The actor explains why he 'cried his eyes out' after losing the gig
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Five years before Family Matters debuted on ABC in 1989, The Cosby Show was entertaining NBC audiences with its stories about the Huxtable family: Cliff (Bill Cosby), Clair (Phylicia Rashad), Sondra (Sabrina Le Beauf), Denise (Lisa Bonét), Theo (Malcolm-Jamal Warner), Vanessa (Tempest Bledsoe), and Rudy (Keshia Knight Pulliam).
But one of the female Huxtables was almost male, and the character was almost played by Family Matters star Jaleel White, who ended up bringing to life the iconic TV nerd Steve Urkel. It’s something even his TV family didn’t know.
“Really? You’re telling us something now,” says a shocked Telma Hopkins, while Kellie Shanygne Williams exclaims, “You what?!” when it’s revealed that White was this close to playing the youngest Huxtable child, Rudy.
“In 1984, I auditioned for The Cosby Show. And that was a very emotional audition,” White recalls at EW’s recent reunion with him and his costars. “[Then-NBC president] Brandon Tartikoff was in the room. And Mr. Cosby, obviously. They brought everybody that made the show, all the kids — they probably had us audition over the course of like five or six hours. My agent had been told that they’ve pretty much settled on [me], so I went to the audition thinking I was just going on a last audition. And then, all of a sudden, this little girl walks in.”
Groans, “ohs”, and “mmhmms” surround White as Reginald VelJohnson, Jo Marie Payton, Darius McCrary, Shawn Harrison, Bryton James, Hopkins, and Williams hear the crushing story that’s playing out.
“Now that I’m adult I understand — you’re never going to [present the show to the] network without options. … That was a complete lie just to get me to come back,” White continues. “They were flying everybody out the next day to New York to begin rehearsals to do the show. … We were planning, we were packing; my mom and dad were trying to figure it out, ’cause my dad was in dental school at the time — ‘How are we going to do this, Gail? Are you going to New York with Jaleel to shoot the show?’ And [the producers] came out after about six hours and they said to a bunch of little kids and their parents, ‘We will take you, you, you, and you.’”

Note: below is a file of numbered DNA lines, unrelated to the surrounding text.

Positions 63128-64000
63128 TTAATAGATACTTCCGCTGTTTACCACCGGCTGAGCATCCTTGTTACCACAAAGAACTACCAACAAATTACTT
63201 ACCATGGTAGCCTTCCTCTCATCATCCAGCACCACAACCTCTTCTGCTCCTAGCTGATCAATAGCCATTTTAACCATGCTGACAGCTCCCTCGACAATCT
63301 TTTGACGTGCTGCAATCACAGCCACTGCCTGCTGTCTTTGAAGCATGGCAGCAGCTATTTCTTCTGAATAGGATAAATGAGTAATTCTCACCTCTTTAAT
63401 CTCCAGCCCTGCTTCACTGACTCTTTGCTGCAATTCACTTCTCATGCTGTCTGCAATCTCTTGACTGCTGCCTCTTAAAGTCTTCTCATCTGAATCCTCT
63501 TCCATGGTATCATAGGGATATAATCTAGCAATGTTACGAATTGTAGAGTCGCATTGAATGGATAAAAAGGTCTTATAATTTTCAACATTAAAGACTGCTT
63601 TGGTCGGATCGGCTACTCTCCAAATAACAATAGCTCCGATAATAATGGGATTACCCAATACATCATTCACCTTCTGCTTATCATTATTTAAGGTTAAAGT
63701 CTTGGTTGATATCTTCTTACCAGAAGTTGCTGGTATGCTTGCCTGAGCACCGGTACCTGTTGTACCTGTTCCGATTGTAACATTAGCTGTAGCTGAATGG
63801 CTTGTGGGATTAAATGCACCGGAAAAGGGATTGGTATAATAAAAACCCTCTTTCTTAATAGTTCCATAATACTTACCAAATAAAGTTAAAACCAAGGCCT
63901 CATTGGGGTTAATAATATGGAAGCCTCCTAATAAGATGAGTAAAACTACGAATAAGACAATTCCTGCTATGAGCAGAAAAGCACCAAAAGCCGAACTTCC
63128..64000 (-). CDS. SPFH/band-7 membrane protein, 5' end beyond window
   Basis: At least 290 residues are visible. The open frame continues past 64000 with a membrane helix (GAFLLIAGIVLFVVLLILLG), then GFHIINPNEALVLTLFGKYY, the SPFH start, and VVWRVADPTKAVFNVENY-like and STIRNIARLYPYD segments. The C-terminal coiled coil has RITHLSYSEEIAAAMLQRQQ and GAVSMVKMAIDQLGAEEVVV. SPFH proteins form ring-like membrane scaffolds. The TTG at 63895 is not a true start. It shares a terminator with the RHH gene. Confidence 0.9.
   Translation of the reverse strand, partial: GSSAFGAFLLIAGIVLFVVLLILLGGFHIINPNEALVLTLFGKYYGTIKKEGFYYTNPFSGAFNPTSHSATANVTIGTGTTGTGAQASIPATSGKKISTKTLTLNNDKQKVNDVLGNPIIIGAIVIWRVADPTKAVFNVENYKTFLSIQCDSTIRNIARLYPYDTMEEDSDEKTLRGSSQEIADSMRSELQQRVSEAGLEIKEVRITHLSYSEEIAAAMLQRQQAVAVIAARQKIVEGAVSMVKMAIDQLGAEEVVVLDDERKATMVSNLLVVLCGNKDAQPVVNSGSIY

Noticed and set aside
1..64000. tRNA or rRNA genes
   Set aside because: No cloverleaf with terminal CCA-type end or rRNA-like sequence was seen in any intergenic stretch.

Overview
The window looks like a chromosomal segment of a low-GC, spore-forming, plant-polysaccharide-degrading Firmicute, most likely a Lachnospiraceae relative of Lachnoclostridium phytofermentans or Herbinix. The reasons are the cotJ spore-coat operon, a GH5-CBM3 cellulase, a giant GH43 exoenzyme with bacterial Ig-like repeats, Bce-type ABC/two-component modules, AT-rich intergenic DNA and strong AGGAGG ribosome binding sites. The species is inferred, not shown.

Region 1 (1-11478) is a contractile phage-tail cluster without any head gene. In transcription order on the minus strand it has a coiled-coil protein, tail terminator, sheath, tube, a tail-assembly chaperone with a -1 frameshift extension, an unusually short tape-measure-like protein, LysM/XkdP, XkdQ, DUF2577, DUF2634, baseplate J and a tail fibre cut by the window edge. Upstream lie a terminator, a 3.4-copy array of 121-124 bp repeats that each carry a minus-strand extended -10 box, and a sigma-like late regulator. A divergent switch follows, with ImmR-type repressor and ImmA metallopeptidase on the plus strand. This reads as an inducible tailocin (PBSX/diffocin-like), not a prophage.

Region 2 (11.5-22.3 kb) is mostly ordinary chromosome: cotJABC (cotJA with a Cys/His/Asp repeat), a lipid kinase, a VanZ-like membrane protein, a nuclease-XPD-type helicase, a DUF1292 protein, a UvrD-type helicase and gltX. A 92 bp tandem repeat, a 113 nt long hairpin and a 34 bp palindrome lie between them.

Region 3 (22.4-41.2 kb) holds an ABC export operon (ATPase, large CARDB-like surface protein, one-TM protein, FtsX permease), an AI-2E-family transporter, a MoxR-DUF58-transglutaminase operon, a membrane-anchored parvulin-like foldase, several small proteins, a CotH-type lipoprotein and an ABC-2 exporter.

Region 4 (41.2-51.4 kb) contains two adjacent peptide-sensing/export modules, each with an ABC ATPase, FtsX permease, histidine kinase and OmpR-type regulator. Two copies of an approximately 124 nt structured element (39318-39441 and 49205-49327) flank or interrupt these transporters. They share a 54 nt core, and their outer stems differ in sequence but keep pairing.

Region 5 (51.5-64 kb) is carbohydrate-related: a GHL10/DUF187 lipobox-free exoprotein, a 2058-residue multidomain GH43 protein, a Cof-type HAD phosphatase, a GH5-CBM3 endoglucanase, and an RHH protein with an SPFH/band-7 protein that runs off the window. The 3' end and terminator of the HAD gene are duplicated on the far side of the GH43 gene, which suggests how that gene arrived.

White wasn’t one of the kids they pointed to. “That’s harsh,” Payton mutters.
“I went home, and I just … I cried my eyes out. But I did things that a kid does when they’re hurt, and they’re acting out. My mom had to grab me and shake me. She was like, ‘If you ever react like that again to an audition, you’re done [acting].’ She was probably more rattled that I was reacting this way,” White admits about the heartbreaking experience.
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But all wasn’t lost.
“The very next year I got cast in another show that was called ‘The Cosby Clone,’ Charlie & Co., with Flip Wilson and Gladys Knight, that only lasted for one season,” he says. “I continued to work, going to school constantly. I worked my entire youth. And then, [Family Matters] comes along, literally, probably about six months before I was absolutely dead set on quitting [acting] because I was going to the NBA.”
But White’s professional basketball dreams had to take a back seat to his newfound fame that came with the TGIF comedy, one that lasted nine seasons (eight of those on ABC before the series moved to CBS for its ninth and final year).
To see White in the character that arguably wouldn’t have been the same had he not been the one wearing the suspenders and oversize glasses, check out all nine seasons of Family Matters — plus other ABC comedies and TGIF titles including Full House, Step by Step, and Home Improvement — available now on Hulu.